For now, executives must focus on surviving this crisis and building a foundation for what comes after. Their recovery activity will need to be fast and effective. But they do need to act with purpose. Companies that have been reimagining their ecosystems for some time, and that survive the current crisis, will be best placed to accelerate beyond the pandemic.

Routes other than traditional sale to improve financial and operational efficiency

Another post-GFC analysis that reinforces the need for companies to focus on their core operations during a crisis is the performance of companies that chose to spin-off non-core operations in that downturn. Companies that spun off assets improved their excess returns against the sector, moving from underperformers to outperformers. This improvement increased over time as the increased focus on core operations improved financial and operational efficiency.

Using spin-offs to bring greater focus to the remaining business improved performance across a wide range of financial metrics, especially net income, return on assets and return on capital employed.

Comparing median pre and post-spin financial metrics for the parent company

Both sales and spin-offs during the post-GFC period increased returns and boosted financial performance. Both are necessary tools for companies looking to lay a solid foundation for growth and to increase resilience and optionality for the future.

Executives can also consider other deal structures for assets that are either non-core or may be better managed by someone else. Joint ventures (JV), alliances or asset swaps are alternate routes for companies looking to position their portfolios for growth. In the life sciences sector, there have been a series of JVs and asset swaps — some including private equity — over the past decade that have created significant stand-alone companies. This strategy allowed one large pharma company to accelerate the pace of innovation required to bring new medicines and health care technologies to market. There have been many more examples where a JV has improved financial and non-financial performance. These often lead to a full sale or spin, with the capital raised being reinvested back into the core business.

Regardless of the route executives take to reshape their portfolio and business, there is one clear lesson from the last crisis. In order to be prepared for the next phase beyond COVID-19, executives need to take action for their companies to be best prepared for the future. Companies that focus only on making cuts in operational costs and building cash reserve may weaken their post-crisis position.

  • Survey methodology

    About the study

    The EY Global Corporate Divestment Study is an annual survey of C-level executives from large companies around the world, conducted by Thought Leadership Consulting, a Euromoney Institutional Investor company.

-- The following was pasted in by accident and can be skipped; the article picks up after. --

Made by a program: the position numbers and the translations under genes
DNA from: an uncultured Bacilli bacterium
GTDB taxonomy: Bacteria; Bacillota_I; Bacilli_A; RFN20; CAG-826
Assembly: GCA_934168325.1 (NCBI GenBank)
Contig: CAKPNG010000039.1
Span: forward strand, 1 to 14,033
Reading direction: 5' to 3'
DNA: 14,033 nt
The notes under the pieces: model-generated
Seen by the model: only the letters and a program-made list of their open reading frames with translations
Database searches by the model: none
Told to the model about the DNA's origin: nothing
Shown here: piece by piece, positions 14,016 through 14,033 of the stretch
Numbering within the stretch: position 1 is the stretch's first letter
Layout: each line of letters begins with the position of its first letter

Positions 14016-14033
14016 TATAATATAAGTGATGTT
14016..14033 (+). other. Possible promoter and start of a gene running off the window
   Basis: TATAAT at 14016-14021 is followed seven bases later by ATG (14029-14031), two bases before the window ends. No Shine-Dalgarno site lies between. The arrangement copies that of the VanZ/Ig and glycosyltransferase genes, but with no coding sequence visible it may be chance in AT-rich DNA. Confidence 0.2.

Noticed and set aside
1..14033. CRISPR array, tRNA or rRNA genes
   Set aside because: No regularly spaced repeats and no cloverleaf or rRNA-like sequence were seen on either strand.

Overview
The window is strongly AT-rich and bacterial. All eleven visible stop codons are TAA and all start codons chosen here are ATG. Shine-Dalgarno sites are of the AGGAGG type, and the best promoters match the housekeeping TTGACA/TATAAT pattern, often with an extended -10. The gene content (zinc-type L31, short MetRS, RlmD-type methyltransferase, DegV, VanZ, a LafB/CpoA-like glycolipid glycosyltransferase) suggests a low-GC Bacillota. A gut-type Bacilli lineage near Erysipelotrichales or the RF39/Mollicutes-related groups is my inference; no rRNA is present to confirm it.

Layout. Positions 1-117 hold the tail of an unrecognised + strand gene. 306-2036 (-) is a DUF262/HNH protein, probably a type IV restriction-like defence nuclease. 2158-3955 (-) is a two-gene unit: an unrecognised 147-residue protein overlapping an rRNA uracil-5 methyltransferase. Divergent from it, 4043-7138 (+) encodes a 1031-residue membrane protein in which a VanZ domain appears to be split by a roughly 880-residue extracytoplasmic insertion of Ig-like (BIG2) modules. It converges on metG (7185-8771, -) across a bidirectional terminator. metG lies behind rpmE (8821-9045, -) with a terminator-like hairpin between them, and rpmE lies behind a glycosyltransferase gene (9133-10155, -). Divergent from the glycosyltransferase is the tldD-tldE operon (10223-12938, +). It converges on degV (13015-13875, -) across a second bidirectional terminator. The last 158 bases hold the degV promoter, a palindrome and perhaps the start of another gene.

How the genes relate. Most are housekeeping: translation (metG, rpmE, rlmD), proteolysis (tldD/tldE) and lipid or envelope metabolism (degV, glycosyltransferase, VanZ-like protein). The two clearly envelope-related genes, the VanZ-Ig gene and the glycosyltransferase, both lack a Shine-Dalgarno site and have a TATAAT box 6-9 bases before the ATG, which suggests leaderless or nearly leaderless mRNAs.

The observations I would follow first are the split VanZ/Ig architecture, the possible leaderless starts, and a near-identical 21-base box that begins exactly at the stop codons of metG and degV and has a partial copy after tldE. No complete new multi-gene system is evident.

Results are based on an online survey of 1,010 global corporate executives and 25 global activist investors pre-COVID (conducted between November 2019 and January 2020), and an online survey of 300 corporate executives and 25 global activist investors following the onset of the crisis (conducted between April and May 2020), including companies from 11 industries, with 75% of respondents holding the title of CEO, CFO or other C-level executive.

  • Show article reference#Hide article reference

    1. 354 companies with a market capitalization greater than US$1b located in Europe and North America from the life sciences, consumer and industrials sectors. 266 companies made divestments and 88 did not. Company total shareholder return (TSR) adjusted for currency and benchmarked against global sector indices to calculate excess returns.

Summary

The EY 2020 Global Corporate Divestment Study focuses on how companies should approach portfolio strategy, improve divestment execution and future-proof their remaining business.

About this article

Authors

Tze-Liang Chiam

EY Americas Sell & Separate Operations Co-leader

Dedicated to helping clients be successful on complex transactions and creating shareholder value.

Barry Perkins

EY Global Strategy and Transactions Lead Analyst

Dedicated corporate finance researcher. Interested in all areas of modern life, including government, capital markets, business, social affairs, arts, sciences and sport. History buff.

Paul Murphy

EY Asia-Pacific Sell and Separate Leader

Change advocate. Focused on due diligence and best practice divestment for large corporates.

Rich Mills

EY Global and Americas Sell and Separate Leader

Leader of complex divestitures that help enhance shareholder value and drive more efficient capital allocation. Dedicated husband and father.

Carsten Kniephoff

EY EMEIA Sell and Separate Leader

Dedicated advisor to transforming companies. Ambitious front runner implementing tech tools, new solutions for companies selling and separating. Enthusiastic and innovative. Fun-loving father of two.